October 11, 2013 3:51 am
Updated: October 11, 2013 2:36 pm

Cyclone Phailin likely to hit east coast of India as Category 5 storm


BHUBANESHWAR, India – Tens of thousands of villagers evacuated from coastal areas along India’s eastern seaboard and state officials reached out to the military for help as they prepared Friday for a massive cyclone spinning in the Bay of Bengal.

Officials cancelled holy day celebrations in coastal Orissa and Andhra Pradesh states, with forecasters saying Cyclone Phailin will hit the region Saturday evening.

The Indian Meteorological Department warned that Phailin was a “very severe cyclonic storm” that was expected to hit with maximum sustained winds of 210-220 km/h. The department warned the storm could cause large-scale disruption of power and communication lines, hit rail and road traffic with extensive flooding, and cause extensive damage to crops.

Watch: Flooding already being felt in parts of India

Using trucks and buses, authorities evacuated 40,000 people from 40 villages to government-run shelters, schools and buildings in five districts of Orissa state, said Surya Narayan Patra, the state revenue and disaster management minister.

Tropical Cyclone Phailin in the Bay of Bengal.(Global News/WSI)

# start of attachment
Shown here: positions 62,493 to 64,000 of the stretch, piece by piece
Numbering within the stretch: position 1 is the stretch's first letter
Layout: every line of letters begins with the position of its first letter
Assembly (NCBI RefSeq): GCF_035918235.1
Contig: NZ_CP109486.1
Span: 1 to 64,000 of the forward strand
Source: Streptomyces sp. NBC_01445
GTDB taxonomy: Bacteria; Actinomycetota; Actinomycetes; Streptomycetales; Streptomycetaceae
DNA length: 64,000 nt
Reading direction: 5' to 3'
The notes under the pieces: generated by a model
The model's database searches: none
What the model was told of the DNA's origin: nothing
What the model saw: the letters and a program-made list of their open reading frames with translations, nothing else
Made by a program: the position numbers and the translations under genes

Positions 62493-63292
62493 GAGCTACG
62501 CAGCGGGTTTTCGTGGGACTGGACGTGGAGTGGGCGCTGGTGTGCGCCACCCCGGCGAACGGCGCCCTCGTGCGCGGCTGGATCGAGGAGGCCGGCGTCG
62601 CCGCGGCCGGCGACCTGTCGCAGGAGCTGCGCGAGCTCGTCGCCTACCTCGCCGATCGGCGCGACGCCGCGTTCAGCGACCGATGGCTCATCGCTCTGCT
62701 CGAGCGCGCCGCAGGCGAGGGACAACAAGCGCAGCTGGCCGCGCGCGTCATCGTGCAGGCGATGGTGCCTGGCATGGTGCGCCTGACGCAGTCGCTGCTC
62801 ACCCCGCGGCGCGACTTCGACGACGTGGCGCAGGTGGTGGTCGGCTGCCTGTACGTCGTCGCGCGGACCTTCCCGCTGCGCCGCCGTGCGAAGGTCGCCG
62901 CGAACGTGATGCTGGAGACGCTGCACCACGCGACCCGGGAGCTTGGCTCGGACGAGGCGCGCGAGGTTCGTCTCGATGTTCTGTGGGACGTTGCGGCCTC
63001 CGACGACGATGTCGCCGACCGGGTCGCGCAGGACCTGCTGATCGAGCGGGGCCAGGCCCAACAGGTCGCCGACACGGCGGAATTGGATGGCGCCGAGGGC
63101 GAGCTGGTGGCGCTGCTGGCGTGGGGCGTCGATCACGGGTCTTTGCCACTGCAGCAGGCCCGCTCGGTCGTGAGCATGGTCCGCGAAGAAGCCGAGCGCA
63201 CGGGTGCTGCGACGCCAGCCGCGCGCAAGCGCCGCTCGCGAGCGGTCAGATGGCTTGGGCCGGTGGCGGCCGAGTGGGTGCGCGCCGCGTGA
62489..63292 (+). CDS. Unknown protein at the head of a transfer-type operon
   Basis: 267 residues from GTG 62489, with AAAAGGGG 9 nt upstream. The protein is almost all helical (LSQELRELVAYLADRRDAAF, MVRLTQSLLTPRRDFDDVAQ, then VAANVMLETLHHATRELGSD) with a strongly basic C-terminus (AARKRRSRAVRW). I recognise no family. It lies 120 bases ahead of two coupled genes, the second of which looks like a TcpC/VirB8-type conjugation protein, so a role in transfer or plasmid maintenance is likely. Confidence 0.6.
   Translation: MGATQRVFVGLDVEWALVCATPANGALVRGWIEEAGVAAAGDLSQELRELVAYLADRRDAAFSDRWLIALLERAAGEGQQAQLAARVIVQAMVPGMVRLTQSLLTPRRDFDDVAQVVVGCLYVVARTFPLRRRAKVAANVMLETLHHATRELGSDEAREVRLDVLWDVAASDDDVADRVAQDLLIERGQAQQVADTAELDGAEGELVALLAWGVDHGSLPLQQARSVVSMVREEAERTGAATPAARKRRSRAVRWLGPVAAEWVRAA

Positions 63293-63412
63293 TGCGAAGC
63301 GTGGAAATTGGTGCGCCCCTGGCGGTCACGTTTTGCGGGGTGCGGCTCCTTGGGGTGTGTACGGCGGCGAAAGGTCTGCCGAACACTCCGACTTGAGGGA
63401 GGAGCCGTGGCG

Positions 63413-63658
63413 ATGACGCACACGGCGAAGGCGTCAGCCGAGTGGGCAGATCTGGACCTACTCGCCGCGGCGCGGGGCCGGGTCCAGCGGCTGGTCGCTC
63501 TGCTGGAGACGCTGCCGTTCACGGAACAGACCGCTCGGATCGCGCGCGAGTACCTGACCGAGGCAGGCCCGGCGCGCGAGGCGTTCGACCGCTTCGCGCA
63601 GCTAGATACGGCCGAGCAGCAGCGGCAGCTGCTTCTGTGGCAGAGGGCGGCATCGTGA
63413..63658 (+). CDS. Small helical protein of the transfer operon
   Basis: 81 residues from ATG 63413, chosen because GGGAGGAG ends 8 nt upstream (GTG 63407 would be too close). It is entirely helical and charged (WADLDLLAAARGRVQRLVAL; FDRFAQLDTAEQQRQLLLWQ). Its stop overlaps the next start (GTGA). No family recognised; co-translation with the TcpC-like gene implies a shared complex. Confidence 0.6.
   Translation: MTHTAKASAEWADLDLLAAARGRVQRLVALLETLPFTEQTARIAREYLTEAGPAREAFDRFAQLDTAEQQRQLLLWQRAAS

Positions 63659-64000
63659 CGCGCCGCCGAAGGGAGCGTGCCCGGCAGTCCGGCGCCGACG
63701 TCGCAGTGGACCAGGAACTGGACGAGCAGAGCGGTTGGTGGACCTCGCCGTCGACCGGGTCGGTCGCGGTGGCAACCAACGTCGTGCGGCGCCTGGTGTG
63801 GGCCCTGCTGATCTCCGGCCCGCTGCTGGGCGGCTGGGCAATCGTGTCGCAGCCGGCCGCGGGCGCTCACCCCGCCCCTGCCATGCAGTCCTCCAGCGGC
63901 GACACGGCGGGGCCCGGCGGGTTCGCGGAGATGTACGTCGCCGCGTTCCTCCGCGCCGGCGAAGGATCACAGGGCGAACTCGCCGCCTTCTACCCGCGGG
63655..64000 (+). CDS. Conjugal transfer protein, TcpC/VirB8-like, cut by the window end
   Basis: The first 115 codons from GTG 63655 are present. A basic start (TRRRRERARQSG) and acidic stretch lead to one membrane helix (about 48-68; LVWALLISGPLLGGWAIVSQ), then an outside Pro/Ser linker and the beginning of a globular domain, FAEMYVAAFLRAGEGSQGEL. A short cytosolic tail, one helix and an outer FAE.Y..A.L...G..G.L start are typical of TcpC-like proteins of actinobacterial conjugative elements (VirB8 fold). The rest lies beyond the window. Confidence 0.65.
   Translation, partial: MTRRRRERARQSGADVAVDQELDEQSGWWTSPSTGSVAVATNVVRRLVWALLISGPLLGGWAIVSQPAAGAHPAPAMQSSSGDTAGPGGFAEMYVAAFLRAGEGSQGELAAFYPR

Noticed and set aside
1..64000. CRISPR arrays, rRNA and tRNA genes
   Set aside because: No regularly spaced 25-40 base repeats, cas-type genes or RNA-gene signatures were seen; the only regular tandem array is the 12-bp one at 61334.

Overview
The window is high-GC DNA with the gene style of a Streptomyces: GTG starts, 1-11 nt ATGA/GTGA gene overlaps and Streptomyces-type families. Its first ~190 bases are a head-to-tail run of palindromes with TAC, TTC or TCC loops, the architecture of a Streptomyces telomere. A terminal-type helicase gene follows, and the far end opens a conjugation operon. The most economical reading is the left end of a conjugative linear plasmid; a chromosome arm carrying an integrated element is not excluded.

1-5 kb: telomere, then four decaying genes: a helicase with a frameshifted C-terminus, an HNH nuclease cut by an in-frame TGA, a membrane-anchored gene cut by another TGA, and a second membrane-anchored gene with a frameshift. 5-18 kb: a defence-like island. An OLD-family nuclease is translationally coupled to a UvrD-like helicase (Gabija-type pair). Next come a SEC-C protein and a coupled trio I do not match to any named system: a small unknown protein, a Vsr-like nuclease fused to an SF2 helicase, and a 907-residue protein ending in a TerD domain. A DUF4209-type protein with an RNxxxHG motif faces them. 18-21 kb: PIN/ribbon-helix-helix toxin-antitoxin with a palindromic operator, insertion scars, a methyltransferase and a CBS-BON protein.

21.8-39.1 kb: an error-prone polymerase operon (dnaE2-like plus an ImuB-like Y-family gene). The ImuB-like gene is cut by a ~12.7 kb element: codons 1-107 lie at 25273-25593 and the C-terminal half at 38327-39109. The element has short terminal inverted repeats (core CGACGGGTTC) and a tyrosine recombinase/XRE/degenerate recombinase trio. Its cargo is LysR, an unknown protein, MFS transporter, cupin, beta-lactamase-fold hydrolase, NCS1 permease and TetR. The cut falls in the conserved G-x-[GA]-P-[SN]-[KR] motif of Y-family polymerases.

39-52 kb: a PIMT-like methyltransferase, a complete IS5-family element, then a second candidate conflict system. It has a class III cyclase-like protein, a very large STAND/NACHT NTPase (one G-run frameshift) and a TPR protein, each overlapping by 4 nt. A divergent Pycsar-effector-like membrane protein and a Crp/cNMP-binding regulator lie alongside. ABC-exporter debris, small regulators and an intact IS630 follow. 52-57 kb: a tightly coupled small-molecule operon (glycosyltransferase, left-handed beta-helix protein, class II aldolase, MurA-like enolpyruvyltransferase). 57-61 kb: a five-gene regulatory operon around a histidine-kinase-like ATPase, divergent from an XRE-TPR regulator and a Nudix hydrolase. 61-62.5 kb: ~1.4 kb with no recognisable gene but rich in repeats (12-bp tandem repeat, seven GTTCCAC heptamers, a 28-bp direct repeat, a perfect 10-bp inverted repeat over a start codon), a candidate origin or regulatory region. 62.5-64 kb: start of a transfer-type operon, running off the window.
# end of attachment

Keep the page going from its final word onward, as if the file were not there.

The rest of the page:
Global News/WSI

Patra said authorities plan to take another 100,000 people to safer areas before the cyclone hits the region.

“No one will be allowed to stay in mud and thatched houses in the coastal areas,” he said.

Authorities also began evacuating 64,000 people from the low-lying areas of three vulnerable districts in neighbouring Andhra Pradesh state, said state Revenue Minister N. Raghuveera Reddy.

An Indian auto-rickshaw driver pushes his three wheeler through water logged streets during heavy rains in Hyderabad on October 9, 2013. (Noah Seelam/AFP/Getty Images)

Noah Seelam/AFP/Getty Images

Officials have been stockpiling emergency food supplies, and setting up shelters for people expected to flee the heavy winds and rains. The Indian air force said four transport planes and 18 helicopters were being kept ready for relief operation in the region.

Weather forecasters had been predicting waves up to 2 metres, but warned that the storm has been gaining strength and its impact could be severe.

The Bay of Bengal has been the scene of the some of the deadliest storms in recent history. A 1999 Odisha cyclone killed 10,000 people.

© 2013 The Canadian Press

Report an error


Want to discuss? Please read our Commenting Policy first.